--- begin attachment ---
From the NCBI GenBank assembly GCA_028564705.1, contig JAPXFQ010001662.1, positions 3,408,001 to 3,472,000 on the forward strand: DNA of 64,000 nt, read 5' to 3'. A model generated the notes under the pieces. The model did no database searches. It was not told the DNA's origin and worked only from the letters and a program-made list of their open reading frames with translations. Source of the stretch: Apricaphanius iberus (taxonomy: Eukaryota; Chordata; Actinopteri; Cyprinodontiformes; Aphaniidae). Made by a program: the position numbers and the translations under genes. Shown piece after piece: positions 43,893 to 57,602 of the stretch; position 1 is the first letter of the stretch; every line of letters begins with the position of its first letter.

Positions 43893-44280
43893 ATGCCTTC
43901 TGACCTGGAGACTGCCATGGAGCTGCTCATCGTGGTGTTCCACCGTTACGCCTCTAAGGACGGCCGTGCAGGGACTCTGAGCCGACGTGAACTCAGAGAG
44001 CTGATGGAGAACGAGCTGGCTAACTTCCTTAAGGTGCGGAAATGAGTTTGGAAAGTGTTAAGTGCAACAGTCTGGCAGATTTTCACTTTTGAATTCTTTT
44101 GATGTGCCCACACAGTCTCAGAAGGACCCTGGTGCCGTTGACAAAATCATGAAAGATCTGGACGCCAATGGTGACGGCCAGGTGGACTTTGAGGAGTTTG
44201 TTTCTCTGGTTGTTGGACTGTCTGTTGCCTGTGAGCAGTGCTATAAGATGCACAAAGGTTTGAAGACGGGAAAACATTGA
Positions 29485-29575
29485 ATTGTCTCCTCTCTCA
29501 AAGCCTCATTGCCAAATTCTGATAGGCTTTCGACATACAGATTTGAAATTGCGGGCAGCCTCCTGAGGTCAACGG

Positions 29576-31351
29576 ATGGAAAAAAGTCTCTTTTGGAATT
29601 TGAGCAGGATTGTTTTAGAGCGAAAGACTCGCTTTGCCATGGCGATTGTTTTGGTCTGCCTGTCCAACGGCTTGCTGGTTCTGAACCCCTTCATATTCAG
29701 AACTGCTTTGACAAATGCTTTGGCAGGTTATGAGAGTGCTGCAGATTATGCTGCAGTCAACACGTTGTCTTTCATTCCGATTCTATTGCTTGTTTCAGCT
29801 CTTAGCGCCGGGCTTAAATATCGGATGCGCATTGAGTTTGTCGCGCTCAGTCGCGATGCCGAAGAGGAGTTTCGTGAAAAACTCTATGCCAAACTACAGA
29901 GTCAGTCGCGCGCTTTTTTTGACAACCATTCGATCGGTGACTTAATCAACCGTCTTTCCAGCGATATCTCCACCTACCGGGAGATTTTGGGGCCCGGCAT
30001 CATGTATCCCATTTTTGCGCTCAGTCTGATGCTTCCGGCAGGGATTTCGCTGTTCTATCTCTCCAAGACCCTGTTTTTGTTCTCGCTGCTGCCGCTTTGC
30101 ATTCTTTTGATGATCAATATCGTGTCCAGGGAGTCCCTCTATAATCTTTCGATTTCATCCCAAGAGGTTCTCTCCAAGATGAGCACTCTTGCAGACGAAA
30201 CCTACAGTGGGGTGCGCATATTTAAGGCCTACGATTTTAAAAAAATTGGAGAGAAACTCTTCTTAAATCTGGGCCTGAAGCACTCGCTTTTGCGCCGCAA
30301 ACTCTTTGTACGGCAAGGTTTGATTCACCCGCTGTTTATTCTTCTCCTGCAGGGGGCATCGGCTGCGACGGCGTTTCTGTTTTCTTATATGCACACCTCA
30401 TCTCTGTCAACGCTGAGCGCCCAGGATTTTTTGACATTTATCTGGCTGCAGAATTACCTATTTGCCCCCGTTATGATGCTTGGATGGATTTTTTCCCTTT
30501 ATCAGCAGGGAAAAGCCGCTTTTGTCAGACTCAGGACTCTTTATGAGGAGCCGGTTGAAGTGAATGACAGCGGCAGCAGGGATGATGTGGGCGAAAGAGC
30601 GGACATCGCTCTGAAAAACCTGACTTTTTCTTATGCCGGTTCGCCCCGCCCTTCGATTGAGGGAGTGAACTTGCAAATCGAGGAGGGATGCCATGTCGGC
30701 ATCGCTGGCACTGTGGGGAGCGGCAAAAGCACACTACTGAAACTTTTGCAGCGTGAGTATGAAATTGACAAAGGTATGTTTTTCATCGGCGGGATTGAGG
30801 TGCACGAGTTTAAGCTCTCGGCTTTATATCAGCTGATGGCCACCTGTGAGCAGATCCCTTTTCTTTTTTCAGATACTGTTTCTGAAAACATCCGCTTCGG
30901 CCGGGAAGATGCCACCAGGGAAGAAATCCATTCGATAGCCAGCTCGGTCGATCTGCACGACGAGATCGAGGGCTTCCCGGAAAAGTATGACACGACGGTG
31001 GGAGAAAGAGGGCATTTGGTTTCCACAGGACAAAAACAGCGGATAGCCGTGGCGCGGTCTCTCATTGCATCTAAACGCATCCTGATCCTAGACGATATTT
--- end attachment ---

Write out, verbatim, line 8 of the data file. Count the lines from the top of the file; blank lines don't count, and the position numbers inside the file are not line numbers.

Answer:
Positions 29485-29575